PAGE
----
Investigating Vietnamese Identity With Karma And Her Status As An Important Superhero

Over the past few decades, Vietnam has become one of the most revitalised countries in the world. The Vietnam War left its mark and the political landscape changed forever. A comic character that represents the struggles of the Vietnamese is Karma. She was among the boat people who fled the country after the rise of Communism. As a culturally important superhero, Karma is a representation of Vietnamese resilience. A founding member of the New Mutants, Karma is one of the most believable X-Men characters. Continue reading “Investigating Vietnamese Identity With Karma And Her Status As An Important Superhero”

How Mantis Offers A Different Take On The Chosen One Trope As The Celestial Madonna

The Guardians of The Galaxy film franchise has been responsible for introducing a lot of obscure comic characters to a mainstream audience. The likes of Drax, Rocket Racoon and Groot have all benefited from the spotlight. Mantis is another superhero that’s had some great exposure, though the film version differs greatly to the comic portrayal. In the comics, Mantis is linked to The Avengers and her backstory makes her one of the most intriguing female superheroes in the Marvel Universe. Continue reading “How Mantis Offers A Different Take On The Chosen One Trope As The Celestial Madonna”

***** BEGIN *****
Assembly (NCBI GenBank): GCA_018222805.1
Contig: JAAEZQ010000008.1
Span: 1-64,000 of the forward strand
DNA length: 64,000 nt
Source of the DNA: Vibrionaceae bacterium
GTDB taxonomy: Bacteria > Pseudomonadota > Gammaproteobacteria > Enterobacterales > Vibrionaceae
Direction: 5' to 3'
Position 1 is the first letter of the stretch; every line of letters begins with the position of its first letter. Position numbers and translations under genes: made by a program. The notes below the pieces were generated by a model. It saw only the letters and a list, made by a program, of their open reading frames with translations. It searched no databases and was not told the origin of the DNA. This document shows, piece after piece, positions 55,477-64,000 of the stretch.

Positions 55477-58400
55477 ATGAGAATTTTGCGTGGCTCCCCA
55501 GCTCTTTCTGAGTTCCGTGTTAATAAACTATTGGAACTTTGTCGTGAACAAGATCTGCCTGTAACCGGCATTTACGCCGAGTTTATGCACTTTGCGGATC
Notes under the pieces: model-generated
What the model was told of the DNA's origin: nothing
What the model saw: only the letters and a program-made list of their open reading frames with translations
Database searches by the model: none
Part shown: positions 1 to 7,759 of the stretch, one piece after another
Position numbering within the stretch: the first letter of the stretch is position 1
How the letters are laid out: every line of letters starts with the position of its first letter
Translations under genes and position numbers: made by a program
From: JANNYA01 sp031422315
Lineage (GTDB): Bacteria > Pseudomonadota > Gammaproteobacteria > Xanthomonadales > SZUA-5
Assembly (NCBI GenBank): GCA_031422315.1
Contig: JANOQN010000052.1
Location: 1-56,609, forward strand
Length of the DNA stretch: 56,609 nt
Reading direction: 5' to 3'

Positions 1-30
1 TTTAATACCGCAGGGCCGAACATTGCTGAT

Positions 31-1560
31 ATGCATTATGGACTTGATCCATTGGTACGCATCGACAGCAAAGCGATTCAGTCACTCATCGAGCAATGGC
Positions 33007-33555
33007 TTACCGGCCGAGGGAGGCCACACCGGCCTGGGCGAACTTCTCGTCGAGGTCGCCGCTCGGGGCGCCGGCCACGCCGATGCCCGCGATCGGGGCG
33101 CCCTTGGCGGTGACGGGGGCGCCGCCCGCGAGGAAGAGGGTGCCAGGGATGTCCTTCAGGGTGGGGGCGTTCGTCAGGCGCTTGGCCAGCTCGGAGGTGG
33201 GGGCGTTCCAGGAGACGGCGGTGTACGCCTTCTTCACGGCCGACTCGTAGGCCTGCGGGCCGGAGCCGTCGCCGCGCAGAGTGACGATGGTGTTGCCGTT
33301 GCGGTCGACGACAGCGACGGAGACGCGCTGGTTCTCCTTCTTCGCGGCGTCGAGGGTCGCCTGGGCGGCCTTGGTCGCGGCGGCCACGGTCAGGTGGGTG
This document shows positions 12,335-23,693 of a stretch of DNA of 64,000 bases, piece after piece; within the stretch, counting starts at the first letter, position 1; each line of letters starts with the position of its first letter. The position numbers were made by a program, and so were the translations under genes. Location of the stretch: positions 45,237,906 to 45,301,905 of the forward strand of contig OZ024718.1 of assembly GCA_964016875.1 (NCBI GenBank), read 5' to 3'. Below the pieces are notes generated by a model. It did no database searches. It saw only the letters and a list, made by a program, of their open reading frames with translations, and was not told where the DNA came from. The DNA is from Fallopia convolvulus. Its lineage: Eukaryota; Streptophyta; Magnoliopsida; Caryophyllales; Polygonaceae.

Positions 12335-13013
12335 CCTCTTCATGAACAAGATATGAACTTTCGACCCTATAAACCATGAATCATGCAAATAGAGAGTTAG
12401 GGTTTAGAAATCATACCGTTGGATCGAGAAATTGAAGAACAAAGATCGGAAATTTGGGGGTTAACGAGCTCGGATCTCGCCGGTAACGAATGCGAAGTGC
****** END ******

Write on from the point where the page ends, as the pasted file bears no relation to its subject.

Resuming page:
Cheshire And The Complexity Of Motherhood

Comics are one of the best mediums to discover characters that come from a diverse background. There are plenty of ethnic superheroes to appreciate, just as there are compelling villains with complex motivations. A villain that deserves some spotlight is Cheshire. As a woman with Vietnamese heritage, Jade Nguyen grew up with nothing and transformed herself into one of the deadliest assassins in the DC Universe. An enemy of the Teen Titans, Cheshire’s murderous tendencies are contrasted with the love she has for her daughter Lian. Her complexity makes her more than a one-dimensional villain. Continue reading “Cheshire And The Complexity Of Motherhood”